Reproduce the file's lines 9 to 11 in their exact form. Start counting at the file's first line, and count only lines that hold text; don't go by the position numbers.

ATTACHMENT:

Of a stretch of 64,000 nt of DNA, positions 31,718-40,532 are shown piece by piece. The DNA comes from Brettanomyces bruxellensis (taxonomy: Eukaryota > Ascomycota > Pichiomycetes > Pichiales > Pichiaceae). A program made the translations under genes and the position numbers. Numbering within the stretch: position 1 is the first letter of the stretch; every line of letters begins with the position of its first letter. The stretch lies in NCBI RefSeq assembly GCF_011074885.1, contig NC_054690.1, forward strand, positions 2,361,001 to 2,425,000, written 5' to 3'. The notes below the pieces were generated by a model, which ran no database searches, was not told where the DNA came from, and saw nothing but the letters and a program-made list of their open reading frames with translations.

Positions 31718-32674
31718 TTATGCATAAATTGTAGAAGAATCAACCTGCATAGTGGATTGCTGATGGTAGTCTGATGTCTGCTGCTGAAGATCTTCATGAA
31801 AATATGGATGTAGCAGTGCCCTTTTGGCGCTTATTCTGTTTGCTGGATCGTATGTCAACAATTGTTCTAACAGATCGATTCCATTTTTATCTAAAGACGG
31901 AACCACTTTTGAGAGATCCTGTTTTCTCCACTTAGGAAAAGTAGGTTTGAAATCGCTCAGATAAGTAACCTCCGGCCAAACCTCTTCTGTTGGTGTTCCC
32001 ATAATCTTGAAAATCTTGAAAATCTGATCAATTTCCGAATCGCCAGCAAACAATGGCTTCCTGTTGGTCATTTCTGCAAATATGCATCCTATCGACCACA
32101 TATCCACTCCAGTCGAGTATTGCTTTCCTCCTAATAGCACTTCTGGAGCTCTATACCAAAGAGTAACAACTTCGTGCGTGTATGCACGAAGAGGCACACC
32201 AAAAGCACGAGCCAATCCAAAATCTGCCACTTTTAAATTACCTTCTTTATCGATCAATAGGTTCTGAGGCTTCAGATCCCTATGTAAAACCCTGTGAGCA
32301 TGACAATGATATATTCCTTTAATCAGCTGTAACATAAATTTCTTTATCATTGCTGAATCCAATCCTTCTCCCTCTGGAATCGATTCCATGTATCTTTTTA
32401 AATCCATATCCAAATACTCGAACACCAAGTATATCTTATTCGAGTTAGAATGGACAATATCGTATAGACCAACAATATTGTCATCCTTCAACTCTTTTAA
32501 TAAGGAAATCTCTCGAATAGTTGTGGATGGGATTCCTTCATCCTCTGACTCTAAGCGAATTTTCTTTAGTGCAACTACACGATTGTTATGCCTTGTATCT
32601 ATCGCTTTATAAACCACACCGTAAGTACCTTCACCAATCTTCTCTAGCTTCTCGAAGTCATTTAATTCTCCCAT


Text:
32301 TGACAATGATATATTCCTTTAATCAGCTGTAACATAAATTTCTTTATCATTGCTGAATCCAATCCTTCTCCCTCTGGAATCGATTCCATGTATCTTTTTA
32401 AATCCATATCCAAATACTCGAACACCAAGTATATCTTATTCGAGTTAGAATGGACAATATCGTATAGACCAACAATATTGTCATCCTTCAACTCTTTTAA
32501 TAAGGAAATCTCTCGAATAGTTGTGGATGGGATTCCTTCATCCTCTGACTCTAAGCGAATTTTCTTTAGTGCAACTACACGATTGTTATGCCTTGTATCT